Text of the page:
London Fixed Gear have always had a ‘bridges ride’ involving late night miles riding in a noisy beery rabble from west London’s Kew gardens and zig-zagging across every London bridge all the way east across to Tower Bridge. It was my last weekend in London for a little while, so when Cynthia texted me asking what my midnight/early morning plans were for Friday I knew exactly what she was thinking. We did our own bridges ride.
It felt a little warped meeting at 3am. It’s a funny time. Other rides I’ve done have either been later at night – a continuation of the day before – or they’ve kicked off at 4am in October (two factors which always make you feel you’re intrepid). Pulling on t-shirt and shorts at 2am to go and cycle sober through London was predictably odd.
We each had a quick attempt at a nap and then I cycled from East to meet her outside the Royal Albert Hall. I cycled through a surprisingly un-rowdy Shoreditch and Leicester Square, grinning like a tit and thinking how wowed I’d first been when I first saw the Leicester Square billboards on my first ever visit to London (a time when even the Oxford Circus McDonalds seemed like an impressive place) and soaked up those memories a bit, feeling a little of the same.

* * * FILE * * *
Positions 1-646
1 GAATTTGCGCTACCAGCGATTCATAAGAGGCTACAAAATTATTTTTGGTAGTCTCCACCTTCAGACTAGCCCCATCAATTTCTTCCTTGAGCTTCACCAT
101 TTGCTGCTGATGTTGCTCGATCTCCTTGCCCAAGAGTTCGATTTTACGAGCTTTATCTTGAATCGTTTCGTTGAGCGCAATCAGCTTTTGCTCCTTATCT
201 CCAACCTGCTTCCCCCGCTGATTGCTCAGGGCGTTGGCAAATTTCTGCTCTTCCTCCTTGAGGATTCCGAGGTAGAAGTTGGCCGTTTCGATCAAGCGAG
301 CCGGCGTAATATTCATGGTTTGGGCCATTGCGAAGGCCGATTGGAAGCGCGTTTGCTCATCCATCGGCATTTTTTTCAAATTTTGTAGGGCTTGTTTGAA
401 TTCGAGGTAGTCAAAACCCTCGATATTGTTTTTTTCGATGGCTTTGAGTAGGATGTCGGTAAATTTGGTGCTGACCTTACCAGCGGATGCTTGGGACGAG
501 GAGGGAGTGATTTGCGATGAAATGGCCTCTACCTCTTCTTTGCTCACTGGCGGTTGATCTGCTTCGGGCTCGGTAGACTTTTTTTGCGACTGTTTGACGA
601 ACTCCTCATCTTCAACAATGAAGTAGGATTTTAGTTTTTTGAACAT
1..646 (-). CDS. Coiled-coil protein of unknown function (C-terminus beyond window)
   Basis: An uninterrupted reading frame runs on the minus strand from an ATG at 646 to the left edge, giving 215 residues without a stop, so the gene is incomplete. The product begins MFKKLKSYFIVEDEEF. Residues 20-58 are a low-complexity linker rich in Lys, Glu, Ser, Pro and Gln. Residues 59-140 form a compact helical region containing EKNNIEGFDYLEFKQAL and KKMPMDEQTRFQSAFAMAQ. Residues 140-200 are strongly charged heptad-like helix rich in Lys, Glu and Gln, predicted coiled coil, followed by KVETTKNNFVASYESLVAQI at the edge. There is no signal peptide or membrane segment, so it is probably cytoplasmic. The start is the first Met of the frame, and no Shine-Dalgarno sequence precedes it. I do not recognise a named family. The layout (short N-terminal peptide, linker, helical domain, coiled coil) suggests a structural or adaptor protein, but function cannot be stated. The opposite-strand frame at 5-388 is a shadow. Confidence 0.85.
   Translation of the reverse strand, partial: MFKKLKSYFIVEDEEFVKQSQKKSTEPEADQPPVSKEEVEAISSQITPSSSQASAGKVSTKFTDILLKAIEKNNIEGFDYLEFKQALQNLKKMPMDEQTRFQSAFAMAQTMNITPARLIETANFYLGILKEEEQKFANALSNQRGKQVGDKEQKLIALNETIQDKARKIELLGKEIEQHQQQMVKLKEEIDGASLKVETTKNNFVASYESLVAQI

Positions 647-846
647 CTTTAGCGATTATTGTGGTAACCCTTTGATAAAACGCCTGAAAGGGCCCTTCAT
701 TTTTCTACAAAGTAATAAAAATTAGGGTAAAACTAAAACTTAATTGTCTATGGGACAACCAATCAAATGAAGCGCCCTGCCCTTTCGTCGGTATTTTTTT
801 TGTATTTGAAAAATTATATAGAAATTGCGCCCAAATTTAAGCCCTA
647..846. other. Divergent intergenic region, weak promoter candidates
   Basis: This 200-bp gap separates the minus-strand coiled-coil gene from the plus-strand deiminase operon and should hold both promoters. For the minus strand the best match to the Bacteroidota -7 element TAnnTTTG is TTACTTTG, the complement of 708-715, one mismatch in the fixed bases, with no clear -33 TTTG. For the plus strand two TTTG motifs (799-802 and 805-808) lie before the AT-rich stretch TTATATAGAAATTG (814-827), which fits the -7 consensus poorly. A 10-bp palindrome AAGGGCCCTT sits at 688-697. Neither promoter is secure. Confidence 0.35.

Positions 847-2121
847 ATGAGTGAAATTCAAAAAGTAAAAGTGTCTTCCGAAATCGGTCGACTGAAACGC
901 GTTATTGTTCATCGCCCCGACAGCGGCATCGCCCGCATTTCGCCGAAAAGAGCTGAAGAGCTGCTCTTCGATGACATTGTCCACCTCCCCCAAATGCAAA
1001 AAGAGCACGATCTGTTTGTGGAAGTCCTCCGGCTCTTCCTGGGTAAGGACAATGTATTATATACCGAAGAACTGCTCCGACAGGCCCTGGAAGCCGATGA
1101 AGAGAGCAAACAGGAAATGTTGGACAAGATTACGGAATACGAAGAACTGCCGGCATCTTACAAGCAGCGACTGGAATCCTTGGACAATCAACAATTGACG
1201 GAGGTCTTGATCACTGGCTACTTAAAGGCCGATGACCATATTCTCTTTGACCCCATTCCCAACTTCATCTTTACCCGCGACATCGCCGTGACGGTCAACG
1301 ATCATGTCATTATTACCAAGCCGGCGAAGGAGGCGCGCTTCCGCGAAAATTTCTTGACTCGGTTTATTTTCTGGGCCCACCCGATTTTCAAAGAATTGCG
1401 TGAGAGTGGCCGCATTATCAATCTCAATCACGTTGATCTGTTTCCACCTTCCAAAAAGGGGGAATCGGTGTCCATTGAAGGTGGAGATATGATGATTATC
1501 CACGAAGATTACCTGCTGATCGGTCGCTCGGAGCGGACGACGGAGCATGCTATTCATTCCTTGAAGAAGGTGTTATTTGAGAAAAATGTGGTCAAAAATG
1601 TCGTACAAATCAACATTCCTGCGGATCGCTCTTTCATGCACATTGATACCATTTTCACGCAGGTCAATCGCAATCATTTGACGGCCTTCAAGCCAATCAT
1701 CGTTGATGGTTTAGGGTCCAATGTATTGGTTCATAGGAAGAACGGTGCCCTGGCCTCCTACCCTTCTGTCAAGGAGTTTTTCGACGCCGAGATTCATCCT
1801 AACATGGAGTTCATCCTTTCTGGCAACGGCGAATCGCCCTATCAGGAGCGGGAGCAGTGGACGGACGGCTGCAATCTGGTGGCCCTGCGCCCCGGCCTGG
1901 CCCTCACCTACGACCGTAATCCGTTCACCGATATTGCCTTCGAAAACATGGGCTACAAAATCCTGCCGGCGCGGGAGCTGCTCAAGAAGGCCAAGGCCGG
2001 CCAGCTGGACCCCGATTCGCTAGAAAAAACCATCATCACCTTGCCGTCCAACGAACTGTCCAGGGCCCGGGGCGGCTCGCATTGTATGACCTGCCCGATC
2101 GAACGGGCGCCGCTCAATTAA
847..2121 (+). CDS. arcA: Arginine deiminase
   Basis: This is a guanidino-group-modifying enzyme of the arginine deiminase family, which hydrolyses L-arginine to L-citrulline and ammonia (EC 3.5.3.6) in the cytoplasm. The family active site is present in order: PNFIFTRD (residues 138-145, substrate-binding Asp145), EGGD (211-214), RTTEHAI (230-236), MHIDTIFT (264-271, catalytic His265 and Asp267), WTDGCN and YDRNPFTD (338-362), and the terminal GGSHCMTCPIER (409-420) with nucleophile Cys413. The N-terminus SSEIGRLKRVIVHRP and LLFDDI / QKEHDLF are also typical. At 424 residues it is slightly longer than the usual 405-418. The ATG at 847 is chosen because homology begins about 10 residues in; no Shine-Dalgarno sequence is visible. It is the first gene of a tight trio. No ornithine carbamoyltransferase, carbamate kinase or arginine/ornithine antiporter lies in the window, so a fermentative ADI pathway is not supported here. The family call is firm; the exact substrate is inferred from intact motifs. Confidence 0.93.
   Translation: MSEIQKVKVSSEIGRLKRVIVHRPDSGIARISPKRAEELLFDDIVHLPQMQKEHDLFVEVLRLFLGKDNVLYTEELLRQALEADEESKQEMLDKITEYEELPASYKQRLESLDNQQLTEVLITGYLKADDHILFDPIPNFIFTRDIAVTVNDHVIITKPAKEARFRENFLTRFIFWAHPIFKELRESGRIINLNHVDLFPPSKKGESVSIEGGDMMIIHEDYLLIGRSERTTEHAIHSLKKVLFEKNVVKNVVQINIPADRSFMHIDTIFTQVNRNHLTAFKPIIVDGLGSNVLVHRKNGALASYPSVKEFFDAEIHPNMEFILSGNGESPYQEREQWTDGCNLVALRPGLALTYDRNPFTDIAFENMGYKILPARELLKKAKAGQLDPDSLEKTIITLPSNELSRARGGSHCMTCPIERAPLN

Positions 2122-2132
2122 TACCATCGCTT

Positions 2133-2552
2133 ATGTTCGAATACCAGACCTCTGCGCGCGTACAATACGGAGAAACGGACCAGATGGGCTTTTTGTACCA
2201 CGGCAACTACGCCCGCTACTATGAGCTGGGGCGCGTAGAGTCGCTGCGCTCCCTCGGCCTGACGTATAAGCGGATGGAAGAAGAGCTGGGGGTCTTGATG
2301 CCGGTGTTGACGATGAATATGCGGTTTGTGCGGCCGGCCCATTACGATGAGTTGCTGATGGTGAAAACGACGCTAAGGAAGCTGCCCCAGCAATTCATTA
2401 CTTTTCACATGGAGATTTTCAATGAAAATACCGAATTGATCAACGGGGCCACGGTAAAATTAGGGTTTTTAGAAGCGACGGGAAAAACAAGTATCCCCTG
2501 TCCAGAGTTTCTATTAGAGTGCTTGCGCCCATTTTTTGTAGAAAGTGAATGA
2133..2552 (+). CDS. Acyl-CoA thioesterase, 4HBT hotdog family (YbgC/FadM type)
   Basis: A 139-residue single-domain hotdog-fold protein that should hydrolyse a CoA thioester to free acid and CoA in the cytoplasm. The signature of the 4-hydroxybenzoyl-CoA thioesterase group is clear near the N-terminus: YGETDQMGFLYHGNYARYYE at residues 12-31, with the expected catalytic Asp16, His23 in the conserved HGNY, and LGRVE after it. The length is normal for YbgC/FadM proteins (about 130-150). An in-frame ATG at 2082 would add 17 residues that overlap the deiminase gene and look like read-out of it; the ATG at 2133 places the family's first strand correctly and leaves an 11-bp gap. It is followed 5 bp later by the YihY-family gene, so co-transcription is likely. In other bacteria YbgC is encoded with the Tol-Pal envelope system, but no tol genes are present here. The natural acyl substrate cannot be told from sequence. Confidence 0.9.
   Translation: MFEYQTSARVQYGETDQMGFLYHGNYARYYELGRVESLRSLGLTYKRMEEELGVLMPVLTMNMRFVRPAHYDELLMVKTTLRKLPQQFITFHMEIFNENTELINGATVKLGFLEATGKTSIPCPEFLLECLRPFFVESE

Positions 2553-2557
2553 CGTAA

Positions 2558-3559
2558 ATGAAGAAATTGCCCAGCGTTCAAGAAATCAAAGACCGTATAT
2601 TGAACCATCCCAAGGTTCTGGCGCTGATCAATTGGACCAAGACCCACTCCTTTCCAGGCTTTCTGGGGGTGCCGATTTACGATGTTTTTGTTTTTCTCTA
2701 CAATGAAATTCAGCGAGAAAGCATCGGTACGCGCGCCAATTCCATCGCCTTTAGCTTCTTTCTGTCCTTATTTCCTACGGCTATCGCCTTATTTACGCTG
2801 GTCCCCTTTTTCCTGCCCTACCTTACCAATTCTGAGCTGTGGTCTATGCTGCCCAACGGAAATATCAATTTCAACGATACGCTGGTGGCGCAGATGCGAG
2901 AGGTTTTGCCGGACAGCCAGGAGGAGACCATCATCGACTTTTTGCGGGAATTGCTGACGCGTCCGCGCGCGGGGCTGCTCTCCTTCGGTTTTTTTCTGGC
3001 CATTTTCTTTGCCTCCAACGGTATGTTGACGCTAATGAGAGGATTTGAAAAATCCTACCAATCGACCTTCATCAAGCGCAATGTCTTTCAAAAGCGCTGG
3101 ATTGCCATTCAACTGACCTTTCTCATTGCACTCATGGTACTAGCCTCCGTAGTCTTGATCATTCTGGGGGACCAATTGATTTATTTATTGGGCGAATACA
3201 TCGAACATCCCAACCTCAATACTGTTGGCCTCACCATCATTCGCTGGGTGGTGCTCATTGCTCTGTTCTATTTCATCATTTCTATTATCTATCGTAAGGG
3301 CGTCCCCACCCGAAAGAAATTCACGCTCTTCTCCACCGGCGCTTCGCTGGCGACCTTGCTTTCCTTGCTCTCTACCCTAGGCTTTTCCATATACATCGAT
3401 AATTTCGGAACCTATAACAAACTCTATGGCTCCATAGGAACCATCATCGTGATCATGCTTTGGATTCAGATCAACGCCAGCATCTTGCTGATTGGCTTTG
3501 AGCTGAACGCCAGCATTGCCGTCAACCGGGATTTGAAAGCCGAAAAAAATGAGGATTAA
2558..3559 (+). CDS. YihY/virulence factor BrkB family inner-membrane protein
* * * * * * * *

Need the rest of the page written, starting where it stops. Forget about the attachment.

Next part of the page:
Cynthia’s nap was more successful than mine and she overslept. She only lives around the corner from the Royal Albert Hall so it gave me a couple of minutes to sit and enjoy the weird time. A drunk man rolled by, and then a man in a skin suit speeding past. 2:30am seems like very keen dedication.
Cynthia appeared on the other side of the road, butting the steep kerb with her bike and falling off sideways onto the pavement. She’s very skilled at falling off, and luckily it’s always quite funny when she does. It was a good start.
Cycling in the night always goes quickly. But London had a startlingly blue sky pretty soon into the ride and after whooping our way across the first few, the rate of bridges sped up and so did the sunrise.
And we found a tiny car, and giggled a lot.
We had a Garmin route for the mindlessness and then largely ignored it, though it was nice to have to hand. You just find the first west bridge, then follow the river home east to Tower Bridge.
It felt iconic and ordinary, all at the same time. Like a private playground that I’d gotten to know. It’s been a little while since I left London and the city’s started to feel small. Following the winding river exacerbates that feeling, but there’s a beauty to cycling over Tower Bridge at the end and appreciating how bizarre it is that this iconic bridge of storybooks and nursery rhymes is just around the corner from my house. I can’t wait to come back and have the jarring feelings of returning somewhere familiar but knowing that you’re seeing it with newer, cleaner eyes.
Next time it’ll be an 11am bike party with a big group, but for this weekend just the two of us zooming around felt importantly special.
Full time goons